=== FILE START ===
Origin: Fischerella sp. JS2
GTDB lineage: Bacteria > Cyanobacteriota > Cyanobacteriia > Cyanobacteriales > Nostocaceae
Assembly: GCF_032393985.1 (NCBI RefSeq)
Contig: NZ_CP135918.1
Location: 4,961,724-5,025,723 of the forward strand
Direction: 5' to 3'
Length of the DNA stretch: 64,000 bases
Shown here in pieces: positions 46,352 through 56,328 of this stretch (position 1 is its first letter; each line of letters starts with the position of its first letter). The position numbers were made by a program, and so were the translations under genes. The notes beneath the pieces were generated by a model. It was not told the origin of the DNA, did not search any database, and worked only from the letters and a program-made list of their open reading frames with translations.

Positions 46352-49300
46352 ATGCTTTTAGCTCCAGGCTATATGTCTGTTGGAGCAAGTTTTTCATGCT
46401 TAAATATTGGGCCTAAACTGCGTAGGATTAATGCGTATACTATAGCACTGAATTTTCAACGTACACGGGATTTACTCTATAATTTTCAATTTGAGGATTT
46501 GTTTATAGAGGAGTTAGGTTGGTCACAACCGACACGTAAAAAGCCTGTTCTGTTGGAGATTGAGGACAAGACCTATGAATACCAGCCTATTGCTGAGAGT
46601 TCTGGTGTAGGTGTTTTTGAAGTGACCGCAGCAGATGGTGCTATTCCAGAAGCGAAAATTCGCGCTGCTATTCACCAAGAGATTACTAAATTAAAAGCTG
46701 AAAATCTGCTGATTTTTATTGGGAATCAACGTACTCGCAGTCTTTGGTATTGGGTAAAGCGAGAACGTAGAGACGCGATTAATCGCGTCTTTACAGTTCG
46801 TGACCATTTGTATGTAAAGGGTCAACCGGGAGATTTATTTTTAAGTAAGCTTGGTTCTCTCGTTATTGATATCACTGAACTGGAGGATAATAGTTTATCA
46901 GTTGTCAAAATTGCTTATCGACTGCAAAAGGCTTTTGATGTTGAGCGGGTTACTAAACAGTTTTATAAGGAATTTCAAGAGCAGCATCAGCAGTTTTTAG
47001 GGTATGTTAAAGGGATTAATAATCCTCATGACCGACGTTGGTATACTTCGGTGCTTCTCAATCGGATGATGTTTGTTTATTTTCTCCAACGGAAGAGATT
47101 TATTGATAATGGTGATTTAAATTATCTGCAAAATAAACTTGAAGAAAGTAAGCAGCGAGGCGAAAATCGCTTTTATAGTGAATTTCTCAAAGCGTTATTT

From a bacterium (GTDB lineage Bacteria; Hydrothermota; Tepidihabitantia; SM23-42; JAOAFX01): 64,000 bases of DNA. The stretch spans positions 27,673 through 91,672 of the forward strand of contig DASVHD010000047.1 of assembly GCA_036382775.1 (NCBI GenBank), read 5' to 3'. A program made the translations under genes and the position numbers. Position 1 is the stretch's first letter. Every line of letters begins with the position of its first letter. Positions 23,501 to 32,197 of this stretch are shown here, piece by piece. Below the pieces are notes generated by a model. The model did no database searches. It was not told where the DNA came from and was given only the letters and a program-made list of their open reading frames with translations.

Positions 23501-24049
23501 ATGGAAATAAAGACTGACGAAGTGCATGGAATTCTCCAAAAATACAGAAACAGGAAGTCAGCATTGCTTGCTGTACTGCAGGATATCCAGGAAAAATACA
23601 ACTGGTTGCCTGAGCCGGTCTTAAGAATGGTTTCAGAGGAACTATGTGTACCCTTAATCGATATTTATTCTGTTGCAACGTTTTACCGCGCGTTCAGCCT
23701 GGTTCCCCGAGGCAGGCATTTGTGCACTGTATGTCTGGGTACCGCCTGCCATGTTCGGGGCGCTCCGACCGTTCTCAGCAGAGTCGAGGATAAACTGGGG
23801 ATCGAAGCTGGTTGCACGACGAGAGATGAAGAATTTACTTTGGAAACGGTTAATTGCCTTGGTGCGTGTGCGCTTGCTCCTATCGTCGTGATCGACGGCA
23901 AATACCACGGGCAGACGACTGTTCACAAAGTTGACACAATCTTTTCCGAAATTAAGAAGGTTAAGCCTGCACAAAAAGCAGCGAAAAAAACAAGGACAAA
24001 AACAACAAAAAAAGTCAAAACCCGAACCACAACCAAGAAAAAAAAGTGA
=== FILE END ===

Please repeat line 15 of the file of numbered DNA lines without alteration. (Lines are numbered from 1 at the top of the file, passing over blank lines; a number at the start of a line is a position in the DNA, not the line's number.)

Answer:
46801 TGACCATTTGTATGTAAAGGGTCAACCGGGAGATTTATTTTTAAGTAAGCTTGGTTCTCTCGTTATTGATATCACTGAACTGGAGGATAATAGTTTATCA